Saturday, May 2, 2009

Review: The Dead Travel Fast by Eric Nuzum

Growing up, I watched horror movies with my family all the time. "The Blob" is possibly my mother's favorite movie of all time (we're talking the old school one with Steve McQueen, none of that re-make crap) and for several years running at Halloween we'd rent all of the classic monster movies for a monster movie marathon. Creature from the Black Lagoon, The Mummy (the original with Boris Karloff, of course, though we also enjoyed the Brendan Frasier version), The Wolfman, Frankenstein and, of course, Dracula.

So in college when I picked up role playing with Vampire: The Masquerade, I already had a bit of horror/vampire background, and had a blast spending Thursday nights with my friends pretending to be among the undead (it didn't hurt that the man who was to become my husband was playing with us!). While it's been ages since I've stayed up till dawn pretending to be a blood sucking fiend, I still love a good horror story, and vampires are some of the most horrific of all (along with zombies). So when I came across The Dead Travel Fast, billed as a "far-reaching look at vampires across pop culture," I was excited. I love academic, or even semi-academic, looks at pop culture, so I figured this book would be right up my alley.

Alas, it wasn't to be.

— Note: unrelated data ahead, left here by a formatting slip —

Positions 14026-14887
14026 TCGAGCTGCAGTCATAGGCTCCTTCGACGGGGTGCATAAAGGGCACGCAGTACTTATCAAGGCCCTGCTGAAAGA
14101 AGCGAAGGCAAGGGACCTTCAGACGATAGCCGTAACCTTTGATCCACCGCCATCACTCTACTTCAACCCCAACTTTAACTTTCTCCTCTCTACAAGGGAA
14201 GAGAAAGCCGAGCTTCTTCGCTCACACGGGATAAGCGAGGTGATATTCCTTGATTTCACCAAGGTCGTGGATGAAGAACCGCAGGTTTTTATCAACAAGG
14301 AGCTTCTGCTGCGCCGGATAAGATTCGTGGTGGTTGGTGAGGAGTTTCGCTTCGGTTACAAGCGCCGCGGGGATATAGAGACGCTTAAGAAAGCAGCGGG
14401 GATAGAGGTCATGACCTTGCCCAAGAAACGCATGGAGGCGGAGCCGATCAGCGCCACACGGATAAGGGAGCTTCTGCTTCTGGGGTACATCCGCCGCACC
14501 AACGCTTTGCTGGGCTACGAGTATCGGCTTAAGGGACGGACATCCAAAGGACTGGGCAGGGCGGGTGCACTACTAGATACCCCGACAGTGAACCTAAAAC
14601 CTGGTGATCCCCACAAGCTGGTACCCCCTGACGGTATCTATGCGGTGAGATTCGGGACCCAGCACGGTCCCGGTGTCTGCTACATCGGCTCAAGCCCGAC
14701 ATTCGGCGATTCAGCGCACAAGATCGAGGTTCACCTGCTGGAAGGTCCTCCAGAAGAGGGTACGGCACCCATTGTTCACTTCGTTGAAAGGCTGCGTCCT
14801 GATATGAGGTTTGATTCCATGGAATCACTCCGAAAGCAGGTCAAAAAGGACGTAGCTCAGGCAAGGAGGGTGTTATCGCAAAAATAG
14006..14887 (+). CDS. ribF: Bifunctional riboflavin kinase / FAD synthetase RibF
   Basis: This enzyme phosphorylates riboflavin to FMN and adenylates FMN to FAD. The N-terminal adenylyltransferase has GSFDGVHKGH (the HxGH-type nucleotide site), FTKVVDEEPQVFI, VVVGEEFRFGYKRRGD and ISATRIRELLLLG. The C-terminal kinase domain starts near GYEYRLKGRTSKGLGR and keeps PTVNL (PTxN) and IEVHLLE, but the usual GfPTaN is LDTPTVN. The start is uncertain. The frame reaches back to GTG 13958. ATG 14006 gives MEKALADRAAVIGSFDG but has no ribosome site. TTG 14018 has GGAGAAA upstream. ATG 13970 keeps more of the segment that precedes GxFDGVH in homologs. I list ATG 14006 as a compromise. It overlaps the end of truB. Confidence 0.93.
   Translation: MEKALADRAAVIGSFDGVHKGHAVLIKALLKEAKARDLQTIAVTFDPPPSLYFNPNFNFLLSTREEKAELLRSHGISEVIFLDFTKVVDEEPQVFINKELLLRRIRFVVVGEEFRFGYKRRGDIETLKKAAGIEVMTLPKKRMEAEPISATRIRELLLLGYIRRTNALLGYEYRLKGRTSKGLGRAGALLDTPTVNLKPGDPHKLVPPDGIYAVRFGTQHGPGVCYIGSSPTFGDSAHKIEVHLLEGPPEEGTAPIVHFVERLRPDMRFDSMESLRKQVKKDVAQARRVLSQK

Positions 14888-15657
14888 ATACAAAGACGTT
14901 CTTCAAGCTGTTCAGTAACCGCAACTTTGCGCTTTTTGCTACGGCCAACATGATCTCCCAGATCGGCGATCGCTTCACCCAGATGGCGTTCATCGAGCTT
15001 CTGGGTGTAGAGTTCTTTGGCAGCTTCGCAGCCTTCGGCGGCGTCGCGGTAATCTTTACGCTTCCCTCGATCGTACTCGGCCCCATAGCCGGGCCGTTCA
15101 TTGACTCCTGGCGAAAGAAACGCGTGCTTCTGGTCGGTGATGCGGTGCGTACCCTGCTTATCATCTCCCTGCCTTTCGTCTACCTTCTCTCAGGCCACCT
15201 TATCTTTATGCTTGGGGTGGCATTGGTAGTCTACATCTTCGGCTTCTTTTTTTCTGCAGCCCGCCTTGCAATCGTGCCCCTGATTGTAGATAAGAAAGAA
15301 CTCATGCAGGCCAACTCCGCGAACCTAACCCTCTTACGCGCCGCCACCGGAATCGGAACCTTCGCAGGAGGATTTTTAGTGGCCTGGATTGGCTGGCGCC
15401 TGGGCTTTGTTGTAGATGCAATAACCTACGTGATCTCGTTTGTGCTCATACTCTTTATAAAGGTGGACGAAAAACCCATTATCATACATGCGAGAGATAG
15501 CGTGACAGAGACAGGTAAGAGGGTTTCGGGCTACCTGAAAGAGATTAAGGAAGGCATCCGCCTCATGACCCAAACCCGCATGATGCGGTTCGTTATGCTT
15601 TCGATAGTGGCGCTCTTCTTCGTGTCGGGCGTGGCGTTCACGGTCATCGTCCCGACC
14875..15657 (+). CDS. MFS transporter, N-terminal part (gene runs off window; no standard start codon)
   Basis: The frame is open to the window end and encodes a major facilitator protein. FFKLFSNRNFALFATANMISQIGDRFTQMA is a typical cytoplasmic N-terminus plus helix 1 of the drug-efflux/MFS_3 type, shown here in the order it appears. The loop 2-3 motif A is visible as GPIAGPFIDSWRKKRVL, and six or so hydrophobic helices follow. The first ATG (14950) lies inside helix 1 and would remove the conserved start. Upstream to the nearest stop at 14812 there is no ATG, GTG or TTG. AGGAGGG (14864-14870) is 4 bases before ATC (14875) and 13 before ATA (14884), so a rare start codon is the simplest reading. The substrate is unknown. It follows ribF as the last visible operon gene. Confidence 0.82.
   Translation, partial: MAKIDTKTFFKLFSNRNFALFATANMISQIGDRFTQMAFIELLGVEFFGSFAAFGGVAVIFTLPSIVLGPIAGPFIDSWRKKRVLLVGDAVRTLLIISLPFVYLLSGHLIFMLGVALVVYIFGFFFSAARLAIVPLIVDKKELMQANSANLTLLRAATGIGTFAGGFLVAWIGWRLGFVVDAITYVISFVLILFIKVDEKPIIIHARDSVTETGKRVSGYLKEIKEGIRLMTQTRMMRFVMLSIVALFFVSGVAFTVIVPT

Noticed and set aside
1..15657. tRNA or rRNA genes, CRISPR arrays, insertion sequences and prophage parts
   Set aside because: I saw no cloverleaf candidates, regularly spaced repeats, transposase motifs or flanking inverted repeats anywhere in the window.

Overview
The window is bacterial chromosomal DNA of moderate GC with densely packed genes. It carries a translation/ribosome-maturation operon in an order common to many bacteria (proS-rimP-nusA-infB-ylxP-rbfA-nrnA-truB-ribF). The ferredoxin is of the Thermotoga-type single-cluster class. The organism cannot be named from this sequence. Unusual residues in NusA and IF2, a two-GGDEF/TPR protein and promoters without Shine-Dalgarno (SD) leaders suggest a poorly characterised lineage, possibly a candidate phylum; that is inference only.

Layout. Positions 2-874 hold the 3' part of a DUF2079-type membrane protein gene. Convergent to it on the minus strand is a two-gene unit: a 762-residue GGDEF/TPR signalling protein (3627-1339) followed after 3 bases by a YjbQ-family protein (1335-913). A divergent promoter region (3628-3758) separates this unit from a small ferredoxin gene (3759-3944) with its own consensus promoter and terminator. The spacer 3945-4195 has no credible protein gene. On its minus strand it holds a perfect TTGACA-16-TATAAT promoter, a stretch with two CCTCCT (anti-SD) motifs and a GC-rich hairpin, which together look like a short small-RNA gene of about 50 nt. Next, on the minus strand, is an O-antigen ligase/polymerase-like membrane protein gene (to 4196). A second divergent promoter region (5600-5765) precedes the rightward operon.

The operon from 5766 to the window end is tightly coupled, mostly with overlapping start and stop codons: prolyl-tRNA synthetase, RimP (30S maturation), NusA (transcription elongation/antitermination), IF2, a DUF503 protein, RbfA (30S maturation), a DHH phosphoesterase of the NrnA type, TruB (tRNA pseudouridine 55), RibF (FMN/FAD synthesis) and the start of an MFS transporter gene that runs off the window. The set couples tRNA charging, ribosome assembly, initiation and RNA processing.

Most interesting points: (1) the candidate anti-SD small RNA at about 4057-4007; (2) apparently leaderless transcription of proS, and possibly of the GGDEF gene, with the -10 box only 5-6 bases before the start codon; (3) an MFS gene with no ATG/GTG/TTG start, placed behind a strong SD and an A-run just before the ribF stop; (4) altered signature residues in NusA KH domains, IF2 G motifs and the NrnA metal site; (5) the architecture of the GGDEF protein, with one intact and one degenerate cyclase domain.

While Nuzum certainly explores a wide variety of experiences in order to try to "understand" our cultural obsession with vampires, it's pretty clear that he actually has little but contempt for most of the people who find vampires fascinating. People who attend conventions dedicated to Dark Shadows are overweight, disabled losers who have nothing to look forward to but watching old episodes of a sub-par soap opera in dark hotel ballrooms, and people who play the afore-mentioned "Vampire" have a habit of going off the deep end and murdering people (two examples of Vampire: The Masquerade-related deaths are then conflated with half a dozen other instances of people who believed they really were vampires actually murdering people).

Nuzum's choice of what aspects of popular vampire culture to study were also bizarrely chosen. He wanted to watch every vampire movie ever made, yet tried to go throughout his entire quest without reading a single Anne Rice book. I think Anne Rice may be a few fries short of a happy meal, and aside from a brief stint in high school I never thought her novels were all that great, but there is no way you can study our current perceptions of vampires and ignore Anne Rice's Vampire Chronicles. It's like saying you're going to study our obsession with magic without reading Harry Potter, or pirates and not watching "Pirates of the Caribbean."

Essentially the verdict seemed to come down to that the only acceptable vampire obsession was Nuzum's own - and his obsession was more with ridiculing those who find vampires interesting and intriguing than actually understanding where this interest comes from.
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